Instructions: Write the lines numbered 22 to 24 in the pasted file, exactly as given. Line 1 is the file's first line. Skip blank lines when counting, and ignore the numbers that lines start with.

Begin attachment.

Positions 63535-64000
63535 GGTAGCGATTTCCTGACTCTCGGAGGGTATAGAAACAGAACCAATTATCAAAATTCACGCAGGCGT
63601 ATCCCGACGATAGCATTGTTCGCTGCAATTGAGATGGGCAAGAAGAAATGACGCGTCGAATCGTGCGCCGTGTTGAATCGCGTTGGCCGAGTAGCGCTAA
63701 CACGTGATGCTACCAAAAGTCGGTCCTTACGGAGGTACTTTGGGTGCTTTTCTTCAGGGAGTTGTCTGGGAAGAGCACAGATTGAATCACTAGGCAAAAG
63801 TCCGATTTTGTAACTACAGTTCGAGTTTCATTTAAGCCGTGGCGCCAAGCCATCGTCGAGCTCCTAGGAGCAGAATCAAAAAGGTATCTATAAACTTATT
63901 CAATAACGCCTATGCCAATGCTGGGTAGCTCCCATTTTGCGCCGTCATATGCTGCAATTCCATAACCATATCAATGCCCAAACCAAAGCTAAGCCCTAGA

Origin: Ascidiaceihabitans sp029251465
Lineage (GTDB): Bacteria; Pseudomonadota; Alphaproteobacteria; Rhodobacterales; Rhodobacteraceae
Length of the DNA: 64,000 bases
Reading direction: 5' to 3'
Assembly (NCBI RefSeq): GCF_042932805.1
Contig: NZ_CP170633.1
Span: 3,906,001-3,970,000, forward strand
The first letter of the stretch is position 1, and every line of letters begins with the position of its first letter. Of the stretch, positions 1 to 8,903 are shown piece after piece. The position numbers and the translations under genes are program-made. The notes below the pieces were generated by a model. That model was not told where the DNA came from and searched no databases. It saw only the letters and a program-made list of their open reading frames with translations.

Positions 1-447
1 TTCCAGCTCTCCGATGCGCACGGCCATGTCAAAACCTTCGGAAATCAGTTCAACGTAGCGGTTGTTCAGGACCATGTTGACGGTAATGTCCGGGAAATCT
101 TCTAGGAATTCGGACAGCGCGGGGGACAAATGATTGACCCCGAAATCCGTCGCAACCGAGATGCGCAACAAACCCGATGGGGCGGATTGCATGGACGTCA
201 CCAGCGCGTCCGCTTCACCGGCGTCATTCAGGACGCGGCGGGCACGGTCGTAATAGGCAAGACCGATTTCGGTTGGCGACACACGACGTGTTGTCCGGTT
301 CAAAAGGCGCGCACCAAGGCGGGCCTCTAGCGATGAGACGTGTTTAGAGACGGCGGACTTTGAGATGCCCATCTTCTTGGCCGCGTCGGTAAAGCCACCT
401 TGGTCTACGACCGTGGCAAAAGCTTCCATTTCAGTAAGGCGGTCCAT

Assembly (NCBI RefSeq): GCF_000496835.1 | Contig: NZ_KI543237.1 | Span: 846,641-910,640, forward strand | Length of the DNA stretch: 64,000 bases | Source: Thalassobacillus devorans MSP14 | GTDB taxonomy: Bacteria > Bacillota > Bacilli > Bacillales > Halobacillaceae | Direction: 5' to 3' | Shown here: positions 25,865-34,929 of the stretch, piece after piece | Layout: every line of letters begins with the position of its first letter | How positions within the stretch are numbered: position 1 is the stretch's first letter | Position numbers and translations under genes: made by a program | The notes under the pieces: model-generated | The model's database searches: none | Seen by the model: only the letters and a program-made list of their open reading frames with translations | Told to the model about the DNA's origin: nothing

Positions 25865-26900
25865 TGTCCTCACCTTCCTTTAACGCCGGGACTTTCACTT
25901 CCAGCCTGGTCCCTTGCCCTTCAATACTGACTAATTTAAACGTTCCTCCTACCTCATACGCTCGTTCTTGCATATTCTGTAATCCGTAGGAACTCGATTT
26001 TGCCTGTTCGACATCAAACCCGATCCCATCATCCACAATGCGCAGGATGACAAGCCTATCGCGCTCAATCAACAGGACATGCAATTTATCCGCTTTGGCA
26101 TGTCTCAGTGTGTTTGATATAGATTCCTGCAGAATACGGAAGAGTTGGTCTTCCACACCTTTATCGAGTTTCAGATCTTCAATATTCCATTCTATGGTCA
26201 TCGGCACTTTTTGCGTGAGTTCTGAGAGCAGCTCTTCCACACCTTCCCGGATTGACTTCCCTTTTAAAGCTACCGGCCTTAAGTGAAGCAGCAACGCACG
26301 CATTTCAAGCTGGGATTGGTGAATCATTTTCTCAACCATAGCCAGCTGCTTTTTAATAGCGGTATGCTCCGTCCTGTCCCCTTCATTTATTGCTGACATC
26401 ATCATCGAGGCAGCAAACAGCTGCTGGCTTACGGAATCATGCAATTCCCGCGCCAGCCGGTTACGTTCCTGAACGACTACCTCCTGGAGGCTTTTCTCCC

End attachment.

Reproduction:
Positions 25865-26900
25865 TGTCCTCACCTTCCTTTAACGCCGGGACTTTCACTT
25901 CCAGCCTGGTCCCTTGCCCTTCAATACTGACTAATTTAAACGTTCCTCCTACCTCATACGCTCGTTCTTGCATATTCTGTAATCCGTAGGAACTCGATTT